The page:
5. Where was patient is treated by tumor board?

    Most recently, a male in his 50’s, was originally misdiagnosed but a team of specialists including a heart specialist was able to ascertain that the cancer had originally begun in the heart. Through chemotherapy we achieved complete remission and is currently living a healthy life. Also, we had a patient who came from Kazakhstan with prostate cancer. While performing urological exams, we conferenced with his caretaker who was 4,200 miles apart who was an integral part of setting a plan for the treatment. Also, a patient who came from Cameroon, we conferenced with his caretakers from 8,000 miles away to set a treatment plan who we treated successfully and has returned home. Aside from those cases, specialists in lung cancer, colon cancer, head & neck cancer, liver cancer, etc. meet together do add to the expertise and aid in the process of the multidisciplinary tumor board.


    6. What is precision medicine and how is it used in the treatment of some patients?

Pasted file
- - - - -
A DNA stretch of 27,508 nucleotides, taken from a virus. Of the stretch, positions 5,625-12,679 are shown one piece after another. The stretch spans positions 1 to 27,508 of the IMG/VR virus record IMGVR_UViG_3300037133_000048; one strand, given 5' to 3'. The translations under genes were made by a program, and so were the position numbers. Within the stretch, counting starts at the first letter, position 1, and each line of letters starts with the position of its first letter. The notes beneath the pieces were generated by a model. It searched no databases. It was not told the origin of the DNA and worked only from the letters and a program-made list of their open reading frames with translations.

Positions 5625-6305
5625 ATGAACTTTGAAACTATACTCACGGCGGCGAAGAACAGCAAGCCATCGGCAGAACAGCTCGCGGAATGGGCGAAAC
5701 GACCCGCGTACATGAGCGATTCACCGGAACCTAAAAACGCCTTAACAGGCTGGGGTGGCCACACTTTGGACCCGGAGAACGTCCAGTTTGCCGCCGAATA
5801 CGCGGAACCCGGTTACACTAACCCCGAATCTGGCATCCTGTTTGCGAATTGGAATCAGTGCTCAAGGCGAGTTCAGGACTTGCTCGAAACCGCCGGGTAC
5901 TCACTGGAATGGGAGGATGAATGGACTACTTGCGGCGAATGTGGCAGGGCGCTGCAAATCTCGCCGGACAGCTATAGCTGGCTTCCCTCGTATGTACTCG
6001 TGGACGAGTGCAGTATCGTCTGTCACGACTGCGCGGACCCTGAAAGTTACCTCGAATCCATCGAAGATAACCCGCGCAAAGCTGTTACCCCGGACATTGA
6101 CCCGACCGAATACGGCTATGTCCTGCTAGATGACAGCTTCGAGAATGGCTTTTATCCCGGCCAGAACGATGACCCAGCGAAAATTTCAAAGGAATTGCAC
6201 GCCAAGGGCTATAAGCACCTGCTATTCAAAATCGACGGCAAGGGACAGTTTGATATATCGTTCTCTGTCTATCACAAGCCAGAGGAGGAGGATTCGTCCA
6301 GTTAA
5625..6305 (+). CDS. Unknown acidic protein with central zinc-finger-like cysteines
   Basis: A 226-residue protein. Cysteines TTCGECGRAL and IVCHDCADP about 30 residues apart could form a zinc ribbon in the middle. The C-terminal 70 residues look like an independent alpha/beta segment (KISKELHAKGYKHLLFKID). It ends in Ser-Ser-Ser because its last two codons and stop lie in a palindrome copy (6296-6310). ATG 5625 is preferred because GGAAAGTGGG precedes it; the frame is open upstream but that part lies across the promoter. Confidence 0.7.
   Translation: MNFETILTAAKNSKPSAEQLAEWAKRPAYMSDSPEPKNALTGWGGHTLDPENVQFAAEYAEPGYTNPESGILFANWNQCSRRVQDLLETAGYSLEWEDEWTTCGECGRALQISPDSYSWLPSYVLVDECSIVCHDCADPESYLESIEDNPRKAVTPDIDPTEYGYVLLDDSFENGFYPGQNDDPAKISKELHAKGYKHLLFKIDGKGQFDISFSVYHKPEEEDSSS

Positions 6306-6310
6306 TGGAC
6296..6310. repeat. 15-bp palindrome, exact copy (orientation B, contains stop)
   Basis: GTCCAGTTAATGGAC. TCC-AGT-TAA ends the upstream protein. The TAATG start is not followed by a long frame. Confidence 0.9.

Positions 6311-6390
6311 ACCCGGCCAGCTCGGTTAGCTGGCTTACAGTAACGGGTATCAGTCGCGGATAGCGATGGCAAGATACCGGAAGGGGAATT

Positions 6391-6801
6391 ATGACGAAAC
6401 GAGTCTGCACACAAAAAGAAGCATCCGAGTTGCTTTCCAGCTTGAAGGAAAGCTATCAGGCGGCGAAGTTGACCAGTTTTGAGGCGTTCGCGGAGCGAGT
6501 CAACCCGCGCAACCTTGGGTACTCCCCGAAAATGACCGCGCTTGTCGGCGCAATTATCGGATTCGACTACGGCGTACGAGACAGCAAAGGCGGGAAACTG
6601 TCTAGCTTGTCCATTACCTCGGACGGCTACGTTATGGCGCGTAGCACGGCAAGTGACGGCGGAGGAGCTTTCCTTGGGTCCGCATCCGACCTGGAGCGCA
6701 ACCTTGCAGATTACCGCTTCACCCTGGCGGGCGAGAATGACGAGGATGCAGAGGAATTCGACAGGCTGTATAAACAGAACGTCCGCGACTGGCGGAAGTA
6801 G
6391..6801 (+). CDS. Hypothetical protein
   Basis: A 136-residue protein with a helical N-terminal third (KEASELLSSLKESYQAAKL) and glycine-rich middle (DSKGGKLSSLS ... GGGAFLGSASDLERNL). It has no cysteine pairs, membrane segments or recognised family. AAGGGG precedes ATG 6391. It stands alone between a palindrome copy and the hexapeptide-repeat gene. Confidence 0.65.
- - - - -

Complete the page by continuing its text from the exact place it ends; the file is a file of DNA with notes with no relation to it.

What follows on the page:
Precision medicine is a new paradigm that is part of cancer treatment. Specific to a patient’s own genetic, clinical and environmental information, we use those information to come up with a highly tailored diagnostics and treatments as well as follow-ups post-surgery. The technology today is very precise and can tailor each patient’s genetic markers when treating their cancers. Long ago, cancer patients were treated in standard formats for their conditions but today we use genomics to fingerprint all the necessary markers to tailor a specifically made treatment for each patient. Depending on a patient’s MSI biomarkers, we treat each patient uniquely in a personalized therapy based on chemotherapy that considers one’s immune system. At our hospital, we use MSI biomarkers to refine our treatments to be specific to the patient’s needs and adjust the therapy accordingly. A young breast cancer patient who was in dire condition was able to achieve good results through genetic counseling and biomarkers detection. We found out her family had members who had breast and ovarian cancers through our diagnosis. Once we were ready to pinpoint a personalized treatment process, we used radiation and chemotherapies to achieve positive results. We widened the knowledge base of cancer diagnosis and treatments as well as any genetic mutations present. Thus, we are able to deliver personalized treatments that consider much more information as well as the patient’s choices of the various options we have today.